They won the right to pay in-state tuition in 2011 and on Tuesday Connecticut’s undocumented students got one step closer to accessing $100 million in financial aid.
The Senate approved legislation giving Connecticut’s “Dreamers” access to financial aid after about an hour of debate. The bill passed on a 24-12 vote and now heads to the House where there was a lengthy, seven-hour debate Tuesday on another bill that shortens the amount of time these students have to live in the state to qualify to pay the in-state tuition rate. The House bill passed 78-70, making it one of the closest votes of the session.
The state’s colleges have a practice of setting aside between 15 and 18 percent of the tuition collected from all students and distributing it as financial aid to needy students. The bill passed Tuesday by the Senate would give these Dreamers access to those funds, so no state money would be set aside for the fund.
“Dreamers” are the children of parents who illegally immigrated to the United States.
Sen. President Martin Looney said these students are not eligible for federal financial aid and this legislation recognizes a group of people striving to achieve the American Dream.
“Many of these students have lived in our state for virtually their entire lives; they are our neighbors and our children’s friends and classmates,” Looney said. “They are a significant part of Connecticut’s future. Students who attain degrees from public universities and colleges in Connecticut are more likely to build careers here in Connecticut.”
But some lawmakers objected to giving these students access to the financial aid without some sort of guarantee or promise that they will reside in the state for a certain period of time and follow through with the federal government and become U.S. citizens.
Sen. Toni Boucher, R-Wilton, said that when her parents immigrated to the United States they had to follow the law and participated in the process to become U.S. citizens. She said she didn’t believe it was fair the state would give a benefit to these students who, through no fault of their own, were brought illegally to this country by their parents.
“When you’re in competition someone has to lose because that is not an unlimited amount of funds,” she said.
The sentiment was similar to opposition in the House where they debated shortening the residency requirement to qualify for in-state tuition from four years to two years.
“We are giving a financial benefit to illegal immigrants to come to the state of Connecticut and attend our state universities and colleges,” Rep. Chris Davis, R-East Windsor, said. “Under this particular bill we’re making it even easier to do that.”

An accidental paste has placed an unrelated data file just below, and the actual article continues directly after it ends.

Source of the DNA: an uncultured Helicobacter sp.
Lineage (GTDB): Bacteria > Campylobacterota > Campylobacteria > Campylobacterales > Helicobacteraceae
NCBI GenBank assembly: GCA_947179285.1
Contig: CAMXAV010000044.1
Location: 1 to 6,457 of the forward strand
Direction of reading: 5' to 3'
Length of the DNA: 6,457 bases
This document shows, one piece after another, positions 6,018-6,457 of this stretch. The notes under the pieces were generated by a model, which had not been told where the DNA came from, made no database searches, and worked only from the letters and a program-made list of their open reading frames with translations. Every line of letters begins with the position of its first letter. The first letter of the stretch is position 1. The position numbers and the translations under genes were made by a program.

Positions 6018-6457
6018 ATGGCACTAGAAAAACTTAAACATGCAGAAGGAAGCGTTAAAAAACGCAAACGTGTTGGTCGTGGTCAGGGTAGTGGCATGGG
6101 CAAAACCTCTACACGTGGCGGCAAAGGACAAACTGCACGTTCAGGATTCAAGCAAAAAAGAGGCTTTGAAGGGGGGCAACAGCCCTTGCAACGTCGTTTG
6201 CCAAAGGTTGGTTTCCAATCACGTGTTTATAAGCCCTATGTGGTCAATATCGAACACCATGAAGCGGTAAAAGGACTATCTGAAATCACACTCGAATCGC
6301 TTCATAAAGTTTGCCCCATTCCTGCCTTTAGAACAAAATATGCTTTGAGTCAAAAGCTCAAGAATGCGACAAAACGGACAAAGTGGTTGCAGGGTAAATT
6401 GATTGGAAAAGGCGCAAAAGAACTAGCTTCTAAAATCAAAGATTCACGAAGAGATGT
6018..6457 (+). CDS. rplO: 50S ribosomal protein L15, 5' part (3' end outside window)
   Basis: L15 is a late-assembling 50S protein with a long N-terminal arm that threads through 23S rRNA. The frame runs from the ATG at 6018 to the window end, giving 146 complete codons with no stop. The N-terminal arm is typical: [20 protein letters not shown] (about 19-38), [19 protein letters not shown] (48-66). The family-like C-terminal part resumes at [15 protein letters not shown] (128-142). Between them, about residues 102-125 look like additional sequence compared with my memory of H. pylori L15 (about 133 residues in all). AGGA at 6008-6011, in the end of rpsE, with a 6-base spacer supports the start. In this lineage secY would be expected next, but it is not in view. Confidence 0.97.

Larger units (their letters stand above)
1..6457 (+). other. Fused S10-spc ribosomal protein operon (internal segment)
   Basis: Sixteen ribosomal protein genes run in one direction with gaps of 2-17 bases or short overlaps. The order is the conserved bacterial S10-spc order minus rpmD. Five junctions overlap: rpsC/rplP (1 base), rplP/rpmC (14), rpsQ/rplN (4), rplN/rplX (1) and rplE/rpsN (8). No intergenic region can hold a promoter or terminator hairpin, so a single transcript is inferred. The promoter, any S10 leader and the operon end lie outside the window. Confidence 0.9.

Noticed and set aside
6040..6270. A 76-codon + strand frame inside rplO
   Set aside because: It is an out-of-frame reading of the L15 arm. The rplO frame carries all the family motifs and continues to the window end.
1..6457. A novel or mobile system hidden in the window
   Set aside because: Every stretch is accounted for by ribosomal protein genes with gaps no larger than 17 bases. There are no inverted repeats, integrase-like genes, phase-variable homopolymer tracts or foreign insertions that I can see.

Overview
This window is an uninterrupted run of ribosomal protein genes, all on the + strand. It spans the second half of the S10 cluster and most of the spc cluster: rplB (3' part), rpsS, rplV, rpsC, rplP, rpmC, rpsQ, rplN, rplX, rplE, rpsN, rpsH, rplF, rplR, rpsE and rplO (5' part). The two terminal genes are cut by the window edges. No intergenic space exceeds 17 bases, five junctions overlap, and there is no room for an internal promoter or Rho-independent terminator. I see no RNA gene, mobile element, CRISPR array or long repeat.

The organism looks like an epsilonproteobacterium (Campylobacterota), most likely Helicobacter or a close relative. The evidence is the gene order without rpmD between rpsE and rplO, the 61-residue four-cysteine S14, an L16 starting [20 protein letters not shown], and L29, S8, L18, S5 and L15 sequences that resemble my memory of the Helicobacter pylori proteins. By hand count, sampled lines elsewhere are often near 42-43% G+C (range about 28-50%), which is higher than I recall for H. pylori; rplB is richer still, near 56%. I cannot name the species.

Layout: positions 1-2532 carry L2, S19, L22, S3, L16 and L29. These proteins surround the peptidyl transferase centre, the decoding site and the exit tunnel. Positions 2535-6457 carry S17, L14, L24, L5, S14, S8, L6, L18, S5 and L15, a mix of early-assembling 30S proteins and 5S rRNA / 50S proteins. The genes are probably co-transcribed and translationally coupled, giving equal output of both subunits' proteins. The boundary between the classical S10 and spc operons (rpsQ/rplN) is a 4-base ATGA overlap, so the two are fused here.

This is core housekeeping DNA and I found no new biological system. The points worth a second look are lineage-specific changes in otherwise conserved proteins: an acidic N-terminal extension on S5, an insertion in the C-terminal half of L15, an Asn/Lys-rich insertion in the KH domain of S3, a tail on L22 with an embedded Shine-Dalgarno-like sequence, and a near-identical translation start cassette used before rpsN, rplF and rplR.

He said the bill they passed Tuesday in the House makes it easier for an “illegal immigrant” to establish residency and to take financial benefits from the university system, making it “harder for our constituents to access these services and these financial benefits.”
Republican lawmakers wanted to know how many students have benefited from the in-state tuition program instituted in June 2012. Rep. Roland Lemar, D-New Haven, said he was unable to offer a number. He said it’s likely between “dozens and hundreds” but he couldn’t say for sure since the information they would need is confidential. He said even if the universities wanted to share the information, they would be unable to do so.
Republican lawmakers also argued that by expanding the number of undocumented students applying to these schools, they would be taking the place of students who have lived in Connecticut their entire lives.
“These students are not eligible for any federal financial aid,” Lemar told his colleagues in the House.
He also argued that there is excess capacity at Connecticut’s four state universities and 12 community colleges and allowing these students to attend will boost the bottom line at these institutions. Republican lawmakers pointed out that not every student who applies to the University of Connecticut is accepted.
Democratic Gov. Dannel P. Malloy proposed the bill to shorten the amount of time a student has to live in the state to qualify for in-state tuition.
“The governor is proud to have led on this bill, because the legislation passed today moves Connecticut forward tomorrow,” Devon Puglia, Malloy’s spokesman, said. “It helps us build a brighter future not just for our children now, but for our economy in the long-term. Easing access to college will help develop an even stronger workforce, bolster our communities, and most importantly, is morally right.”
Connecticut has the strictest threshold to qualify for in-state tuition, according to the National Conference of State Legislatures. Most states make three years the threshold. The bill approved by the House Tuesday lowers it to two years.
According to the National Conference of State Legislators, California, Minnesota, New Mexico, Texas, and Washington currently allow undocumented students to receive state financial aid.